“Cyberturfing”, challenges and purposes

Mark Leiser, assistant professor at the Center for Law and Digital Technologies at Leiden University, even uses the term cyberturfing with reference to actions undertaken via internet platforms. According to him, the cyberturfing shares two characteristics with its classic counterpart, theastroturfing: the viral dissemination of information (which is further amplified by the Web) and the misleading and manipulative nature of it.

In 2012, Sophie Boulay analyzed 99 cases ofastroturfing denounced in more than 500 documents collected on Google. Its results show that in more than 42% of cases, the means of communication chosen to implement the strategies ofastroturfing use the potential of ICT. According to her, these influence strategies have three purposes: to influence the development or implementation of a bill, regulation or vote (legal issue); influencing citizens (opinion leader) who form public opinion; and promote a product or service (market issue).

Often, she notes, “the initiators are not the ones orchestrating and/or executing the strategies. They delegate these tasks to intermediaries. These are often consultants, public relations, lobbying or marketing communication firms. (…) On other occasions, certain individuals are remunerated for taking actions astroturfs, without necessarily being linked to a company specializing in this type of service. The most recurrent scheme in this situation is when individuals are paid by organizations to participate in social media or blogs. They promote the organization which pays them (…)”.

Monsanto, Microsoft and Samsung

As part of a campaign to restore its image, for example, the Monsanto firm commissioned a consulting agency to fabricate emails and create the “Center for Food and Agricultural Research”, a fake institute whose raison d’être was to attack Monsanto’s critics. The “Monsanto Papers” also revealed how the American firm had manipulated science to hide the toxicity of glyphosate, used in one of its flagship products.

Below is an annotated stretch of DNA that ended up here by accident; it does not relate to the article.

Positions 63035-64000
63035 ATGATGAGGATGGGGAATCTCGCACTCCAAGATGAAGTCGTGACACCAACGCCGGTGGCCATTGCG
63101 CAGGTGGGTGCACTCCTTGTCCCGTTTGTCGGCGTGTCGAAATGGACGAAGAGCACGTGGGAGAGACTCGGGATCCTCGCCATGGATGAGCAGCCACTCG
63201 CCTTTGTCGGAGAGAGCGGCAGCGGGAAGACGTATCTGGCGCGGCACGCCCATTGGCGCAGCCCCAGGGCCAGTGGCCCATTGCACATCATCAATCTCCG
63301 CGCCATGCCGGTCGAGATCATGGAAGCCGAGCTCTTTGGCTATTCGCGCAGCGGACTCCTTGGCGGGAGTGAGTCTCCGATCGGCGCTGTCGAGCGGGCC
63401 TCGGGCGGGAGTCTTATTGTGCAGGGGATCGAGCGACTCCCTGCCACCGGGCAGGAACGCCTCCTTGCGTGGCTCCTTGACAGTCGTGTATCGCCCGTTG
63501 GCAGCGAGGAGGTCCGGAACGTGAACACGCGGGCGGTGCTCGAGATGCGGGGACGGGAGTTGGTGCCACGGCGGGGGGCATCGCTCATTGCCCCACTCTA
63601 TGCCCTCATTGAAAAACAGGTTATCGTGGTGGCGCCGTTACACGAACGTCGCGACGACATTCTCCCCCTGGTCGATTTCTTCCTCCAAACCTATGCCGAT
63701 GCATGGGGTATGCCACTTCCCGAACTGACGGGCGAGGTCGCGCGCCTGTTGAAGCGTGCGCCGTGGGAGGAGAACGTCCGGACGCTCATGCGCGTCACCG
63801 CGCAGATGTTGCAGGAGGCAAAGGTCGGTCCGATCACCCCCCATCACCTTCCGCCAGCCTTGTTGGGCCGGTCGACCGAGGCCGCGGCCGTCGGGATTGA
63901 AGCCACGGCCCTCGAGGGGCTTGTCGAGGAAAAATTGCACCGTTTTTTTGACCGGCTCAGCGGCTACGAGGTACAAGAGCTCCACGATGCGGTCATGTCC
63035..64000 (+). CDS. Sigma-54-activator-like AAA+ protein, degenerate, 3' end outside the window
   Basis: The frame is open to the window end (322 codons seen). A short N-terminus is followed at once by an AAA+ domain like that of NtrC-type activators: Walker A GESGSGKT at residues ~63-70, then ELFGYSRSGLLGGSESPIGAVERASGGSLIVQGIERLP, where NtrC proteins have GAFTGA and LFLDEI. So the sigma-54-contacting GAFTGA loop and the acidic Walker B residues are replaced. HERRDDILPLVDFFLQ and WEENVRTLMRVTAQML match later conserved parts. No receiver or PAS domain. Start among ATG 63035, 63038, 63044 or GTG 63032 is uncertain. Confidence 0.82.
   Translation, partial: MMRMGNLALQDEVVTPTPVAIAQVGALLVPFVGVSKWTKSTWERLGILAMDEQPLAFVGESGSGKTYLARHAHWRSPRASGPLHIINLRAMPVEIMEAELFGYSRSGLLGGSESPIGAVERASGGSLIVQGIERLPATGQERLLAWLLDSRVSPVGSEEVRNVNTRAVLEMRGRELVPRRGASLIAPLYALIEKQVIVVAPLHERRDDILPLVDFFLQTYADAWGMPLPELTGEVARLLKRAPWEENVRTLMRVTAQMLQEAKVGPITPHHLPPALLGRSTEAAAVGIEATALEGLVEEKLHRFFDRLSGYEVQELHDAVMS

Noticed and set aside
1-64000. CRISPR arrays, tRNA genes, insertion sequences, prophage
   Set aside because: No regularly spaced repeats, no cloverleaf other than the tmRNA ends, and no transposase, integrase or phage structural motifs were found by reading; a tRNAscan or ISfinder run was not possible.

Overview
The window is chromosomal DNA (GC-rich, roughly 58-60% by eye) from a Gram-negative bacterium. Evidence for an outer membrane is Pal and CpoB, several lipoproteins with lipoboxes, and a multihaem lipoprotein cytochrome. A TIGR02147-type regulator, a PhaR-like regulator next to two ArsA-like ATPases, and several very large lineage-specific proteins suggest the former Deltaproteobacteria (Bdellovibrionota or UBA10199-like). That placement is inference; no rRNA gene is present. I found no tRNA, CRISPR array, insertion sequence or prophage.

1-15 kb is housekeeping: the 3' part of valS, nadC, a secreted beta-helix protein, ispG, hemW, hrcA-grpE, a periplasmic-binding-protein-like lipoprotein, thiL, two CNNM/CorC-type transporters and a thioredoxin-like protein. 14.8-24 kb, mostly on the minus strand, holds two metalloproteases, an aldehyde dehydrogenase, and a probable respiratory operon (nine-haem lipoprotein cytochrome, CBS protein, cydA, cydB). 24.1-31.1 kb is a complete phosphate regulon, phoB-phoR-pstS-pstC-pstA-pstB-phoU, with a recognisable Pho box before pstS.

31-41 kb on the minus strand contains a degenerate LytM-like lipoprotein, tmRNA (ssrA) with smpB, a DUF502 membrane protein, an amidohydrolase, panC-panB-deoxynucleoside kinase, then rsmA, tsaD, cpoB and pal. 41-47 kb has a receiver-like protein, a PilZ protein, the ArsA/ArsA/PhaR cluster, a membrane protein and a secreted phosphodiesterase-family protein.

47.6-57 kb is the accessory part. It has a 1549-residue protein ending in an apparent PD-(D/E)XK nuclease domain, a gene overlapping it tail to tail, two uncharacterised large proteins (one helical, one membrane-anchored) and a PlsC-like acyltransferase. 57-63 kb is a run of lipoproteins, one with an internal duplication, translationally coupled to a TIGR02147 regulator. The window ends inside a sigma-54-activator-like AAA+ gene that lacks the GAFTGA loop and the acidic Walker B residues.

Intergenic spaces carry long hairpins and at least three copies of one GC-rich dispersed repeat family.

Some companies may also use this technique to write fake reviews on online shopping sites, in order to damage the reputation of a competing product or brand. A major challenge, when we learn that in the United Kingdom, the Competition and Markets Authority has estimated at 23 billion pounds per year the income influenced by online customer reviews.

For the French author Fabrice Epelboin, interviewed by The Inrocks in 2017: “Perhaps the most famous case to date is Samsung, which, when HTC entered the smartphone market, implemented a massive campaign to trick consumers into believing that the HTC One had many technical faults. Samsung has hired Taiwanese students to post their imaginary problems with the HTC One in a whole bunch of discussion forums.

Political propaganda

But’astroturfing can be used as much by companies as by political groups or States. In 2011, for example, the British newspaper The Guardian revealed that the United States military was developing a program to secretly manipulate social networks using fake profiles. The aim: to influence conversations on the internet and spread pro-American propaganda abroad (in the Middle East in particular). We also know that China (with its Water Army than 280,000 civil servants active on social networks), Russia or South Korea use such methods.

By deliberately using lies, manipulating digital platforms and playing with the cognitive biases of human beings, theastroturfing helps to spread fake news and to undermine the foundations of the social and democratic pact. It also undermines the legitimacy of genuine citizen movements. It therefore seems urgent to act to limit its use. However, the chosen solution(s) can only truly achieve the intended goal if a better understanding of the way in which digital platforms are manipulated for the purposes of political or commercial propaganda develops. However, research in this area is still lacking. It is also made more difficult because of the deliberately hidden nature of the influence strategies used.